Reports of tape’s death have been greatly exaggerated

Steve Mackey from Spectra Logic says the demise of tape is nothing more than a viral myth, and urges the channel to rethink its approach

The channel view of tape needs adjusting. Recent research shows most firms are not deleting their data and that most long-term retention data resides safely on tape cartridges. The demise of tape is nothing more than a viral myth. 

We are seeing increases of data volumes due to the type of rich, heavy gigabyte files that make up videos, for example. And thanks to the bring your own device (BYOD) trend and the plethora of image-rich online content, each individual is increasing our data footprint all the time with no sign of abatement.

For many organisations there is also a strong argument for keeping that data – in research or life sciences, for example, data can be viewed as an asset. Whichever way we look at it, big data is here and growing, and as a result the tape market is indeed booming with more data on tape consistently each year.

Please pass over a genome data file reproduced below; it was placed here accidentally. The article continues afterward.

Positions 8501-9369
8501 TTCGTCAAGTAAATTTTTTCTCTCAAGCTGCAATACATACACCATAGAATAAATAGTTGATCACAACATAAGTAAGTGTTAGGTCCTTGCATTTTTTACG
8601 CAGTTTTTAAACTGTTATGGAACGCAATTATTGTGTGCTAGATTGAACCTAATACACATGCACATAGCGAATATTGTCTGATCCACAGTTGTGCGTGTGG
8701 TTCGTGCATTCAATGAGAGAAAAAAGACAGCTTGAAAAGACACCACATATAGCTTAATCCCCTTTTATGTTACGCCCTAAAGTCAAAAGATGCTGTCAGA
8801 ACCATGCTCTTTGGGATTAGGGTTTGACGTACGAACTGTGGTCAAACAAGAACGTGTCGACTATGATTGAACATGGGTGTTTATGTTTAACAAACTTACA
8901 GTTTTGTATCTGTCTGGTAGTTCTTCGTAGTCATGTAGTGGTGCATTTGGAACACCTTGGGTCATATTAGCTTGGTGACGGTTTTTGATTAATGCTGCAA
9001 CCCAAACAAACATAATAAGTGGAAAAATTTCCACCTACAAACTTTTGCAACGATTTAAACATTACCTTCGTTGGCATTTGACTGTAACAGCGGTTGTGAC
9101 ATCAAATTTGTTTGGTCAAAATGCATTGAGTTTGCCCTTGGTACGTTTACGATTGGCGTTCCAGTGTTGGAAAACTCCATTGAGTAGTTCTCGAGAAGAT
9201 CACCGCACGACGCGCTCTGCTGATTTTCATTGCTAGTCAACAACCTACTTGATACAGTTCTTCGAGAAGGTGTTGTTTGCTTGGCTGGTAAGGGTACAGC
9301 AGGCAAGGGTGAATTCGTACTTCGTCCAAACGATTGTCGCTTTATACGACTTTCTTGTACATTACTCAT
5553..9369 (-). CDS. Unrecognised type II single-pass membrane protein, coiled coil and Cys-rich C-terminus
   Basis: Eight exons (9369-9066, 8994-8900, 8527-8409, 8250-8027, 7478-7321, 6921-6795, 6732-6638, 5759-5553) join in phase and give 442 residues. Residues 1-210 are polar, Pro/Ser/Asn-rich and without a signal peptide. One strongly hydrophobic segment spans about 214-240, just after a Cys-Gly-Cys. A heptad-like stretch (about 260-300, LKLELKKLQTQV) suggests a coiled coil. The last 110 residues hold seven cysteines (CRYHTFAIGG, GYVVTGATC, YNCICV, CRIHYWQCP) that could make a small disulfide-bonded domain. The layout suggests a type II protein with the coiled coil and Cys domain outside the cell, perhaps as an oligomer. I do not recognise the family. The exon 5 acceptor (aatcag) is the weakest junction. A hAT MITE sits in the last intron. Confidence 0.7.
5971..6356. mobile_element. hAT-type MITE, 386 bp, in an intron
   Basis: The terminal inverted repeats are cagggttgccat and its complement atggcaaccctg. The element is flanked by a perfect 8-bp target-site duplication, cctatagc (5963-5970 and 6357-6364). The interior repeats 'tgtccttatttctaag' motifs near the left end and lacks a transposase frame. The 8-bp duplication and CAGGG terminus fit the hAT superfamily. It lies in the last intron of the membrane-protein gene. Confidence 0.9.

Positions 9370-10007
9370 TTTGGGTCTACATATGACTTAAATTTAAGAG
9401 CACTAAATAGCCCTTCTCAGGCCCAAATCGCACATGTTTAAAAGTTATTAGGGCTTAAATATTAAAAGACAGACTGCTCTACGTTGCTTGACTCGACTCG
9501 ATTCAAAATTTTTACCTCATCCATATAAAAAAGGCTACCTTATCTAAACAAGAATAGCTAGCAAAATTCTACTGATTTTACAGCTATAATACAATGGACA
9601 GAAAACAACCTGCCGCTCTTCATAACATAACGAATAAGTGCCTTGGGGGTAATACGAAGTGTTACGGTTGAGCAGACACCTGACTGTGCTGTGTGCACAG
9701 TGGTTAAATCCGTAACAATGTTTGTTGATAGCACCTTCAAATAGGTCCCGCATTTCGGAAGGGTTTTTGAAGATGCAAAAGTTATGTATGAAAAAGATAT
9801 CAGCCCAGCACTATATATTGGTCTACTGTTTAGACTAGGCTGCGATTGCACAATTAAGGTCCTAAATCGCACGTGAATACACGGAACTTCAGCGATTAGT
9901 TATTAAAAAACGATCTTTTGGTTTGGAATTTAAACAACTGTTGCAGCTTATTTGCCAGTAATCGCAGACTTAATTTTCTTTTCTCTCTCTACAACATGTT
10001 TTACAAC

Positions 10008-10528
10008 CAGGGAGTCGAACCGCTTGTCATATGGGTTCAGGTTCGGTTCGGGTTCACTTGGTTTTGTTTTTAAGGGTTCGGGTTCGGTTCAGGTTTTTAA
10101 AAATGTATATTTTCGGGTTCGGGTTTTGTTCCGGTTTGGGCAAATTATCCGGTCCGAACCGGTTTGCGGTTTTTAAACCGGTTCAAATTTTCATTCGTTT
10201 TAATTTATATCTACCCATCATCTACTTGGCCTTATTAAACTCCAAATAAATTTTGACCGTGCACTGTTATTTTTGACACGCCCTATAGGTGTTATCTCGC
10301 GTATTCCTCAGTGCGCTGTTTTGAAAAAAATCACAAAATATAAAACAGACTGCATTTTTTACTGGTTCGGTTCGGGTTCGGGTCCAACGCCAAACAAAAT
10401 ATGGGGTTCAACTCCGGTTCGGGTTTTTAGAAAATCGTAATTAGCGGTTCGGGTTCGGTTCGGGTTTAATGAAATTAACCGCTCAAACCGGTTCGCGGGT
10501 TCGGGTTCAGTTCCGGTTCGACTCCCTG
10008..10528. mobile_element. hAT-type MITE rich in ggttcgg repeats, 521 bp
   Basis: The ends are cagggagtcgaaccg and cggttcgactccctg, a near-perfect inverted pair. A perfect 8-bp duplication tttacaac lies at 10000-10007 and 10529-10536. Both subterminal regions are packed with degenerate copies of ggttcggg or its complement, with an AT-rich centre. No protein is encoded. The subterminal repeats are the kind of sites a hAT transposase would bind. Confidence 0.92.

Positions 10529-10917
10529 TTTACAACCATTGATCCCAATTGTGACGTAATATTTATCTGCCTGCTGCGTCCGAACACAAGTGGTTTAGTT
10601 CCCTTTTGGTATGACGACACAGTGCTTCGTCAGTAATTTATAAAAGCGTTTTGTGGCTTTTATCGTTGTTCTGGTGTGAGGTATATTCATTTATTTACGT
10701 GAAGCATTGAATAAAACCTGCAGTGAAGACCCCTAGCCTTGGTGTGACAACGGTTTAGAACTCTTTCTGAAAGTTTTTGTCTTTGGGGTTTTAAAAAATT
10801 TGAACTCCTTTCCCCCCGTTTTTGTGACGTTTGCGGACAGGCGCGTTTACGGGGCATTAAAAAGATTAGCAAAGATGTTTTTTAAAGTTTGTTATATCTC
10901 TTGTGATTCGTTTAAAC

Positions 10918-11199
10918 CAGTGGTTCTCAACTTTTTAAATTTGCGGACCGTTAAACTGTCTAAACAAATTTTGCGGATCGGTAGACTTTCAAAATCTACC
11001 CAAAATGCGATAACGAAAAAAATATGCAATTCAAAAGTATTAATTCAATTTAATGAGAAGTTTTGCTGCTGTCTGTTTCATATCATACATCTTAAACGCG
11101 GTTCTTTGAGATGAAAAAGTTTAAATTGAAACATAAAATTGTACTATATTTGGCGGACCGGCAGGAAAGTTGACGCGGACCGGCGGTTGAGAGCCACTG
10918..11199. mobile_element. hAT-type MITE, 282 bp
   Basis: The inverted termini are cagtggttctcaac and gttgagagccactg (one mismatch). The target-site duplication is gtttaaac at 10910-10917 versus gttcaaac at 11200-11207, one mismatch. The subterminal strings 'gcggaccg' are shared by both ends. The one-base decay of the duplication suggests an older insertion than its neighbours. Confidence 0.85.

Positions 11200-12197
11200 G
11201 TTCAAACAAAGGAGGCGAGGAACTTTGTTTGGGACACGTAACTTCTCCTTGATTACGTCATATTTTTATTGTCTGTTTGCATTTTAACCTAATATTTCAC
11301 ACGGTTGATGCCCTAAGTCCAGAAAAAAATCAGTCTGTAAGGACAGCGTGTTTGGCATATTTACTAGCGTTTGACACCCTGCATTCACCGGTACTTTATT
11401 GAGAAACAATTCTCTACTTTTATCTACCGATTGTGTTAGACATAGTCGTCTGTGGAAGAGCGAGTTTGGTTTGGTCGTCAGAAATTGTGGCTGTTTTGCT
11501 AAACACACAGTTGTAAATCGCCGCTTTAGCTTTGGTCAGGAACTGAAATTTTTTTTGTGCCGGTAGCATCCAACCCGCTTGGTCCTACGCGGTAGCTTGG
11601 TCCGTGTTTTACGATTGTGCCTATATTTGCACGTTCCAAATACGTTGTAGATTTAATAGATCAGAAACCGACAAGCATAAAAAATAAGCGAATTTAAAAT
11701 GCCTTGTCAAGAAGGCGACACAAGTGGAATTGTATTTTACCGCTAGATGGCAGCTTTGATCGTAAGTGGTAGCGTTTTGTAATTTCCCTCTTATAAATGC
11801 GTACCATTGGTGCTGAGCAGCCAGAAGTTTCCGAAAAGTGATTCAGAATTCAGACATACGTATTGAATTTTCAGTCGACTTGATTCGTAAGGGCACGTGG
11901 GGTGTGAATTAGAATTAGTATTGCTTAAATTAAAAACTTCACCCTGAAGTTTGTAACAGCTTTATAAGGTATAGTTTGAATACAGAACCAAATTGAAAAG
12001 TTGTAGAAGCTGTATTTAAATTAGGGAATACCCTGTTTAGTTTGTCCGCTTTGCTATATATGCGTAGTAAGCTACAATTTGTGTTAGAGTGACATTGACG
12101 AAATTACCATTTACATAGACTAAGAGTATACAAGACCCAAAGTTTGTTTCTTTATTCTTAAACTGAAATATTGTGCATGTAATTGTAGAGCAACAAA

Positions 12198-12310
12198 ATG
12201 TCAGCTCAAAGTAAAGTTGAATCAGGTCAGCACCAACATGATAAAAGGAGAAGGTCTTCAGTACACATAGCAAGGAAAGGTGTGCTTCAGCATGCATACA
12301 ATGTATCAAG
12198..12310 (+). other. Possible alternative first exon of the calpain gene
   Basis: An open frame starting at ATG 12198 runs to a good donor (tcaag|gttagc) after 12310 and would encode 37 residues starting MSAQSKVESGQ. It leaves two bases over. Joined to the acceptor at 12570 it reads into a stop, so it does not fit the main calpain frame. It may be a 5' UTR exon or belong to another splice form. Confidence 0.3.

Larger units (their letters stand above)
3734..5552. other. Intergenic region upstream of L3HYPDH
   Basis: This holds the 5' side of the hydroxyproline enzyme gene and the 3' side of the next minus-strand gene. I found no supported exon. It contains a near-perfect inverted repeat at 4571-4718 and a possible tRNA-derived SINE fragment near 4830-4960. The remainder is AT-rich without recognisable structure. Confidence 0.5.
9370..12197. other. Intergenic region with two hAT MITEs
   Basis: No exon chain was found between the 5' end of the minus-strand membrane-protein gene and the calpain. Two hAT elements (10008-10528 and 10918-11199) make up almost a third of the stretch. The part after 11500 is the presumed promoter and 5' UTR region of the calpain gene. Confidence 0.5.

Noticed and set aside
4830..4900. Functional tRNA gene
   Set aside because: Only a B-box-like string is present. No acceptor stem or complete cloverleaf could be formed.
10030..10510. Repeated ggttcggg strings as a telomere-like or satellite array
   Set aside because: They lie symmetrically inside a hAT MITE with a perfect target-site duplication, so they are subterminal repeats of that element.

Storing data forever requires both scale-out disk and tape-based deep storage. The combination allows for each technology to be used when it makes the most sense. It also makes the long-term retention of data a cost-effective reality.

The programmable part of tape is something we are seeing come to fruition. So what does this mean for the channel?

Channel partners we work with know tape is growing, but others seem determined to work in silos and prefer to recommend more expensive HDD solutions – when a tape archive and HDD combination would be far more suitable and cost-effective. 

With the availability of neat linear tape file systems for slimline tape libraries, designed to take up the minimum amount of space and use the lowest amount of power, isn’t it time the channel acknowledged tape is growing and a great way to store all our precious archives?

Steve Mackey is VP international at Spectra Logic

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The best thing about using tape for backing up critical data is that it is not susceptible to online theft or viruses.